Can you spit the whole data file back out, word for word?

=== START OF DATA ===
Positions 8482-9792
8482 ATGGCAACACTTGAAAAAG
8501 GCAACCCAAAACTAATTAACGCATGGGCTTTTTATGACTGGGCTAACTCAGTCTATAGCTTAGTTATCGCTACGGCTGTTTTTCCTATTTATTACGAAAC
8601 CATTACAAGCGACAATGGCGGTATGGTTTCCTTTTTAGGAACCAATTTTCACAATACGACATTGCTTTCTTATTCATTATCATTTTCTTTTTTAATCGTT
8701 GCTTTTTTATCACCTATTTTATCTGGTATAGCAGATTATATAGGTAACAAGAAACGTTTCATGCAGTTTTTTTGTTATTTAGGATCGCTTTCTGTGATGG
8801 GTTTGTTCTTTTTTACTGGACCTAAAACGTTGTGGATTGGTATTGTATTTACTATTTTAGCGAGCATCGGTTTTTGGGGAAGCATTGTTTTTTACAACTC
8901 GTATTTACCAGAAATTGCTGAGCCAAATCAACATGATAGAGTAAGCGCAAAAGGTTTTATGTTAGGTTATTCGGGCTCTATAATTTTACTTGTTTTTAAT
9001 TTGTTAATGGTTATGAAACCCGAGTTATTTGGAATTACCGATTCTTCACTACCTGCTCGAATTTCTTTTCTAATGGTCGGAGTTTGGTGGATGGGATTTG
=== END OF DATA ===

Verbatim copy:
Positions 8482-9792
8482 ATGGCAACACTTGAAAAAG
8501 GCAACCCAAAACTAATTAACGCATGGGCTTTTTATGACTGGGCTAACTCAGTCTATAGCTTAGTTATCGCTACGGCTGTTTTTCCTATTTATTACGAAAC
8601 CATTACAAGCGACAATGGCGGTATGGTTTCCTTTTTAGGAACCAATTTTCACAATACGACATTGCTTTCTTATTCATTATCATTTTCTTTTTTAATCGTT
8701 GCTTTTTTATCACCTATTTTATCTGGTATAGCAGATTATATAGGTAACAAGAAACGTTTCATGCAGTTTTTTTGTTATTTAGGATCGCTTTCTGTGATGG
8801 GTTTGTTCTTTTTTACTGGACCTAAAACGTTGTGGATTGGTATTGTATTTACTATTTTAGCGAGCATCGGTTTTTGGGGAAGCATTGTTTTTTACAACTC
8901 GTATTTACCAGAAATTGCTGAGCCAAATCAACATGATAGAGTAAGCGCAAAAGGTTTTATGTTAGGTTATTCGGGCTCTATAATTTTACTTGTTTTTAAT
9001 TTGTTAATGGTTATGAAACCCGAGTTATTTGGAATTACCGATTCTTCACTACCTGCTCGAATTTCTTTTCTAATGGTCGGAGTTTGGTGGATGGGATTTG